In 2005, WHO (World Health Organization) declared TB in Africa as an epidemic that required regional emergency.
Most control measures used in TB are largely failing today due to HIV. Therefore, understanding the epidemiological relationship between HIV and TB is essential in controlling the spread.
Africa faces the worst tuberculosis epidemic since the advent of the antibiotic era. Driven by Human Immunodeficiency Virus (HIV) epidemic and compounded by weak healthcare systems.
In some cases, the population with latent Tuberculosis acquire HIV infection, which increases 100fold the risk of reactivation of Tuberculosis.
In other cases, people with HIV-induced immunosuppression develop new tuberculosis infections and are at extraordinarily high risk for active Tuberculosis.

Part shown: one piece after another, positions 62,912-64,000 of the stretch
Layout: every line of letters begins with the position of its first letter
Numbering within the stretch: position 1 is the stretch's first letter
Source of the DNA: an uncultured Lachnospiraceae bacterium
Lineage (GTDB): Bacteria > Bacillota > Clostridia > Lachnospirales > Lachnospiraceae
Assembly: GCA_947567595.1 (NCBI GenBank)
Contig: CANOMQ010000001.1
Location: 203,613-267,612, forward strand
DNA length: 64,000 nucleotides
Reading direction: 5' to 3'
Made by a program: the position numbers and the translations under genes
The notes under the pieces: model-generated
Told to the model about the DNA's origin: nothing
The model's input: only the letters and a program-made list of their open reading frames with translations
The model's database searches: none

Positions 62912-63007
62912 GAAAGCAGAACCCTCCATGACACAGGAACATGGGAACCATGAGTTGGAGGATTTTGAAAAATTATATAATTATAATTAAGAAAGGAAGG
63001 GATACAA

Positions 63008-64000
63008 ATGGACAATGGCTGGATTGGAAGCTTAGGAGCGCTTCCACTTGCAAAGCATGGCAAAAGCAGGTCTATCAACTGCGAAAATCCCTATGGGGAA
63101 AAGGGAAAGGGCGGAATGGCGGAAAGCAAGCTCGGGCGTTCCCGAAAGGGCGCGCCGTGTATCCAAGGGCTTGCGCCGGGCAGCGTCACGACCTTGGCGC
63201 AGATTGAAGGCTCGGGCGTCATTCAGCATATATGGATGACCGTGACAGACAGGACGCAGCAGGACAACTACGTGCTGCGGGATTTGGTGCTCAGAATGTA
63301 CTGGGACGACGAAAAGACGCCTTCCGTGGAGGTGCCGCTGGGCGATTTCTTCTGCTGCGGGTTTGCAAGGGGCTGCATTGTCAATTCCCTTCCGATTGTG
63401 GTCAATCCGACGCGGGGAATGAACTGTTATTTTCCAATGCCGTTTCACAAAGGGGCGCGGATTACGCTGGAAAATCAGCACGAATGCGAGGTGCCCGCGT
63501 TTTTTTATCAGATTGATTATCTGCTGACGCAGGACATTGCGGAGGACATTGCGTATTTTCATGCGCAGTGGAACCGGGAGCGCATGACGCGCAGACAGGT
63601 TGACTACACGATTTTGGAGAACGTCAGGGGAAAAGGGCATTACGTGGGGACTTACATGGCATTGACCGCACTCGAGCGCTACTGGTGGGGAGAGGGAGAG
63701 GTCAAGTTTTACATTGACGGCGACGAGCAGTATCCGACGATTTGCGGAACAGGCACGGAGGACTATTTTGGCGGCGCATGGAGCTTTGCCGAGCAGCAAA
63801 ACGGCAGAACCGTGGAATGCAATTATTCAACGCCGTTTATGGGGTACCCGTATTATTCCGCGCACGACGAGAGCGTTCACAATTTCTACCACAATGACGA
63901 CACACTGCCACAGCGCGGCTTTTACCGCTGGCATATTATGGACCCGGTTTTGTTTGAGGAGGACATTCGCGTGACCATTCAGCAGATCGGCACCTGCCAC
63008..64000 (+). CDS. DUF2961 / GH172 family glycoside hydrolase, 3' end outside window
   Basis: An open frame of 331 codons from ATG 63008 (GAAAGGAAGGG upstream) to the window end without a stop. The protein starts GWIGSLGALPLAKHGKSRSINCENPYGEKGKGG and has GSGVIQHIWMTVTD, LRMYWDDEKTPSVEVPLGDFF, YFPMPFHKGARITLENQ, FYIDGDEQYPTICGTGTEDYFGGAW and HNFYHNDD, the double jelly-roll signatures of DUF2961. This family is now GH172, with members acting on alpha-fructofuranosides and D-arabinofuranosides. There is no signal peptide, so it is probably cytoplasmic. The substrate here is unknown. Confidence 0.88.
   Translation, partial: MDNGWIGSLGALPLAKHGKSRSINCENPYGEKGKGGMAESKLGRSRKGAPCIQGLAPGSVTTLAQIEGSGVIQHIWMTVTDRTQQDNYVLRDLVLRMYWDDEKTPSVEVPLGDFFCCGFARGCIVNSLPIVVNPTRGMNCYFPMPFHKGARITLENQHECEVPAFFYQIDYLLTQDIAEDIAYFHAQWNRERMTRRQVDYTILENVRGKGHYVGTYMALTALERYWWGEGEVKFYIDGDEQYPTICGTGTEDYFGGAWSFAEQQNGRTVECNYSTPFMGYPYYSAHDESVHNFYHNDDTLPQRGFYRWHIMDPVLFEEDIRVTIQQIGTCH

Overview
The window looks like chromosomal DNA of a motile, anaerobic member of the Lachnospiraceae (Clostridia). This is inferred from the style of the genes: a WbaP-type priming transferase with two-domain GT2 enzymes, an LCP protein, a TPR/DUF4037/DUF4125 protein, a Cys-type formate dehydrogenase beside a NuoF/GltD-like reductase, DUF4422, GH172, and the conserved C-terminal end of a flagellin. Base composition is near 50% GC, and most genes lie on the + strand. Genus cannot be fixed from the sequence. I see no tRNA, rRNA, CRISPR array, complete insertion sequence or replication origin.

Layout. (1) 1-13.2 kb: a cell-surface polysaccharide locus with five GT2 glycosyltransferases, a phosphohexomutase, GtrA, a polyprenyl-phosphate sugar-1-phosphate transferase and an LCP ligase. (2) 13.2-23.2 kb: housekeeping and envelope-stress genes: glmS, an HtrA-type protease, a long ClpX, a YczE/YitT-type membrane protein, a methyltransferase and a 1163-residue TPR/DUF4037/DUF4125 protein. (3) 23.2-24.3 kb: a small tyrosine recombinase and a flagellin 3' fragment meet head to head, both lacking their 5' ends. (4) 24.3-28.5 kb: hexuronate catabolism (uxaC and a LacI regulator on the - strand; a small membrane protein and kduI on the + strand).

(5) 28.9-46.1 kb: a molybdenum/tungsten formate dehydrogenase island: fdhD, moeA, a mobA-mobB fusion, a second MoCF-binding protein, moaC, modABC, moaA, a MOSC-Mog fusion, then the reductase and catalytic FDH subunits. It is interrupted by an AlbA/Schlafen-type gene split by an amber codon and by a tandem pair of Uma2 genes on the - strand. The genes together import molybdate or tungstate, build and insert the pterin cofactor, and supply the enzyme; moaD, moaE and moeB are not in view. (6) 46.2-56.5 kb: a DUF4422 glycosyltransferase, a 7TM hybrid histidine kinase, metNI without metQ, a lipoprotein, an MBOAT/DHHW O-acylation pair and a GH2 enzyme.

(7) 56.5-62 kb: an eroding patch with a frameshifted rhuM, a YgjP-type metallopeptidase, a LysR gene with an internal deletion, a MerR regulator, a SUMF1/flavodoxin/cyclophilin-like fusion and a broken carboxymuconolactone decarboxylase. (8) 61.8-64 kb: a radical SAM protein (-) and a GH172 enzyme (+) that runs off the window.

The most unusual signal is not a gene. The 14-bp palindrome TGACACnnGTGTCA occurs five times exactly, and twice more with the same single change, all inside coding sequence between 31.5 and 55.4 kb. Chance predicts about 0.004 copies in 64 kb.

This cycle of infection and diseases is amplified by the interaction between patients with active Tuberculosis and those with HIV infections in clinics, hospitals, and border communities.
Unfortunately, African countries have been unable to control the spread of HIV related TB due to lack of adequate funding.
The President’s Emergency Plan for AIDS Relief, and Global Fund to fight AIDS, Tuberculosis and Malaria have donated monetary funds to help address Africa’s health problem.
However, most of the money has been earmarked for HIV, with a lesser focus on Tuberculosis.
Throughout Africa, diagnosis for Tuberculosis rests on the microscopic detection of acid-fast bacilli in sputum.
This insensitive technique is particularly ill-suited for the detection of Tuberculosis in HIV negative people because of less bacilli in their sputum, and less extra pulmonary Tuberculosis compared to HIV-positive patients.